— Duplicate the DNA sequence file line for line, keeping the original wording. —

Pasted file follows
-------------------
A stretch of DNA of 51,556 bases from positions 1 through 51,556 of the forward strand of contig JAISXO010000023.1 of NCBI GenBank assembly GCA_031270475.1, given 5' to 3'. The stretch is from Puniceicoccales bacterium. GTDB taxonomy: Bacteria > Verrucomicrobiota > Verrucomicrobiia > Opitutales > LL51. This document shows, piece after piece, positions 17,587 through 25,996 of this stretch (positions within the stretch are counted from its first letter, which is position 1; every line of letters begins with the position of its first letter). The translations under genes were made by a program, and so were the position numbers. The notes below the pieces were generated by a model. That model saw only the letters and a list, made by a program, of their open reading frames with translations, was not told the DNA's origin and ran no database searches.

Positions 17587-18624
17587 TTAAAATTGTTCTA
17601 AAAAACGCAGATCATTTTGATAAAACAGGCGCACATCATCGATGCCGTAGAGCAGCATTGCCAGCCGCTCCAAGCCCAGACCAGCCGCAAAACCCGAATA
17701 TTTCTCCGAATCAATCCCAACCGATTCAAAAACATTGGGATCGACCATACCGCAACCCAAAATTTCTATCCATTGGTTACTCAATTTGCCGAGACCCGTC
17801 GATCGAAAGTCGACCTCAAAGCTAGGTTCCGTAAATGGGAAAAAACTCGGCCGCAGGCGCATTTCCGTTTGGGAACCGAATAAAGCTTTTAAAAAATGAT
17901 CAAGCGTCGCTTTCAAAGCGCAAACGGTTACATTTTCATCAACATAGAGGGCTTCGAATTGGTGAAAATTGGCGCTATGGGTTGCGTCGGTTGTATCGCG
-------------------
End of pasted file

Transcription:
A stretch of DNA of 51,556 bases from positions 1 through 51,556 of the forward strand of contig JAISXO010000023.1 of NCBI GenBank assembly GCA_031270475.1, given 5' to 3'. The stretch is from Puniceicoccales bacterium. GTDB taxonomy: Bacteria > Verrucomicrobiota > Verrucomicrobiia > Opitutales > LL51. This document shows, piece after piece, positions 17,587 through 25,996 of this stretch (positions within the stretch are counted from its first letter, which is position 1; every line of letters begins with the position of its first letter). The translations under genes were made by a program, and so were the position numbers. The notes below the pieces were generated by a model. That model saw only the letters and a list, made by a program, of their open reading frames with translations, was not told the DNA's origin and ran no database searches.

Positions 17587-18624
17587 TTAAAATTGTTCTA
17601 AAAAACGCAGATCATTTTGATAAAACAGGCGCACATCATCGATGCCGTAGAGCAGCATTGCCAGCCGCTCCAAGCCCAGACCAGCCGCAAAACCCGAATA
17701 TTTCTCCGAATCAATCCCAACCGATTCAAAAACATTGGGATCGACCATACCGCAACCCAAAATTTCTATCCATTGGTTACTCAATTTGCCGAGACCCGTC
17801 GATCGAAAGTCGACCTCAAAGCTAGGTTCCGTAAATGGGAAAAAACTCGGCCGCAGGCGCATTTCCGTTTGGGAACCGAATAAAGCTTTTAAAAAATGAT
17901 CAAGCGTCGCTTTCAAAGCGCAAACGGTTACATTTTCATCAACATAGAGGGCTTCGAATTGGTGAAAATTGGCGCTATGGGTTGCGTCGGTTGTATCGCG